There is a difference between a broken stock and a destroyed company, and Square falls into the first category, CNBC's Jim Cramer said Wednesday.
The Fantech Company's share, which had been one of the practitioners in the market for several years, has struggled mightily as of late. It has fallen more than 20% since August 1, when it traded at $ 83 a share. It fell below $ 60 on Wednesday.
Still, the host "Mad Money" thinks Square is not a company to shy away from.
"Square's basic elements are healthy, so it's a broken stock, not a ruined company, which means you can absolutely buy this one for weakness," Cramer said. "Worst case? Something else is going on and the stock is getting even cheaper."
Square has fallen out of favor with investors after successive quarters in beating earnings and sales expectations, yet providing conservative guidance for the coming quarter and leaving the full year ̵
"Money managers were sick and tired of good quarters and then conservative guidance, which is why the stock fell 14% the following day and just kept falling," Cramer said.
Wall Street has also seen Square more skeptical since CFO Sarah Friar stepped down to become CEO of Nextdoor, Cramer said. Friar announced the announcement on October 10, and in January Amrita Ahuja left Activision-Blizzard to replace her.
"The stock was lit up when Sarah left. Wall Street trusted her, and that's what mattered," Cramer said. "I will not disrespect her successor … but analysts and institutional investors have become much more skeptical since Friar left."
While Cramer noted that many other fintech companies have stepped out of style lately, the slower recession fears are causing investors to return to established economies, Square's problems began before that, he said.
"I think this is a management problem, but it is really a cosmetic management problem, so don't be afraid," he said. Squares CEO is Jack Dorsey, who is also CEO of Twitter.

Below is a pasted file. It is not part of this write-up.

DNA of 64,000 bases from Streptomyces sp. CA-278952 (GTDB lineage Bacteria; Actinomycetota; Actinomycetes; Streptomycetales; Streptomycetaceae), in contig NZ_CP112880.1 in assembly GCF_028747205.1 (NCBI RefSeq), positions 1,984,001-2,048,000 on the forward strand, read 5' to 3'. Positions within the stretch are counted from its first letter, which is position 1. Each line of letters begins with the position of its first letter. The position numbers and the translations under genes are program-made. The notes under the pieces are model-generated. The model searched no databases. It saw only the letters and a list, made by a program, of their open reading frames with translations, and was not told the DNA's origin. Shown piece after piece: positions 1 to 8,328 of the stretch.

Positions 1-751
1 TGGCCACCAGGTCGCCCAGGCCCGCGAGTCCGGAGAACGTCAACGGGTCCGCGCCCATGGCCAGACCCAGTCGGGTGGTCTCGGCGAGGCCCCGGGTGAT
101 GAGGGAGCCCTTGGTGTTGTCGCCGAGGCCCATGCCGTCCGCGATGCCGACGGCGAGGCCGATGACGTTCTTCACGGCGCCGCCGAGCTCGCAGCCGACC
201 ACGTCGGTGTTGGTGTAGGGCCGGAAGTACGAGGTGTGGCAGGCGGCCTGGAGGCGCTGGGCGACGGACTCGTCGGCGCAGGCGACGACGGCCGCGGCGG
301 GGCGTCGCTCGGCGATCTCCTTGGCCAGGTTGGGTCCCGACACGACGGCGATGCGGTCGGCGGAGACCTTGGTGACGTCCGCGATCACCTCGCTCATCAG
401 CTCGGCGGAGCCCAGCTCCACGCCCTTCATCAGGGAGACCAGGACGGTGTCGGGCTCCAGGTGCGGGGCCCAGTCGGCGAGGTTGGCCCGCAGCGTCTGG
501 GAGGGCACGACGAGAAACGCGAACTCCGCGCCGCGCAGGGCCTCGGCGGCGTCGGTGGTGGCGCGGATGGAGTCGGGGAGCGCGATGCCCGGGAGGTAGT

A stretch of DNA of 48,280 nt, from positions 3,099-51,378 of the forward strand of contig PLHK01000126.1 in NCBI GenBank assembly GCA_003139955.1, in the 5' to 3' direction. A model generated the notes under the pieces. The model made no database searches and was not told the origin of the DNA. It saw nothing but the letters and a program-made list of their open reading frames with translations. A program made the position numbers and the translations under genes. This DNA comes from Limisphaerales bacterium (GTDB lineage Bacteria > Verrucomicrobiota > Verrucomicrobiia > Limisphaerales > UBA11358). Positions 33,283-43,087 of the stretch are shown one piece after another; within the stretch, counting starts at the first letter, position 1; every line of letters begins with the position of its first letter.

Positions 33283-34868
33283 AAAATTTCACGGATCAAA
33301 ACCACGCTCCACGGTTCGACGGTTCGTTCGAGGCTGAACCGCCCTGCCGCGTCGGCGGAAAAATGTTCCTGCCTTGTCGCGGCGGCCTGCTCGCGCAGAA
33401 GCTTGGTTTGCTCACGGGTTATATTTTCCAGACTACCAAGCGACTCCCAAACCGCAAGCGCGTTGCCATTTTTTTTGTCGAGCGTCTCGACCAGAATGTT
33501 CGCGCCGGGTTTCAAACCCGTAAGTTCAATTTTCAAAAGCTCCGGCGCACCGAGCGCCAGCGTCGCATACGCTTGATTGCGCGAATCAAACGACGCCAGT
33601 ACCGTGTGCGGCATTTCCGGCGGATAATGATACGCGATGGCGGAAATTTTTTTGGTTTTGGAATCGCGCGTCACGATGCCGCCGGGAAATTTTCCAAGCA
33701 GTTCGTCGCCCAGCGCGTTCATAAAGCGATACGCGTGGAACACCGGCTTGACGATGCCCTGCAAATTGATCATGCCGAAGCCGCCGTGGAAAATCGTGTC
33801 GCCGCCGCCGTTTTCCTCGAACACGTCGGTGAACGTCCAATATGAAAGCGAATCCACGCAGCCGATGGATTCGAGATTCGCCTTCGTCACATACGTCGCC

Cramer said he used to call him a "part-time boss," but it didn't matter as long as Friar was there "and kept her eyes on the award."
But Square's core business is one that Cramer looks upon as promising long term. Square built a large payment network by offering small credit card readers that could make smartphones a point of sale terminal, Cramer noted.
And it has used the network and data it has gathered from it to build a fast-growing money-lending operation called Square Capital, Cramer said.
"No bank has that kind of insight into the borrowers," Cramer said. "And since Square controls the payment system, if you borrow from them, they can only take interest payments straight out of your receipts."
In addition, Square runs a peer-to-peer payment app called the Cash app and recently sold its food delivery service, Caviar, to DoorDash for $ 410 million, a move that Cramer complimented.
"I think they got a great price, kind of incredible," Cramer said. "Believe me, you won't be in the online delivery business. Margins are cut in the throat," he added.
This is why despite the recent struggles a stock has been worth lately, Cramer said.  "Square used to be extremely expensive, but now it sells for 8.5 times next year's sales and 53 times next year's earnings estimates," he said. "Given that the company has a growth rate of 46% in the long term, I call it reasonable in relation to the growth rate."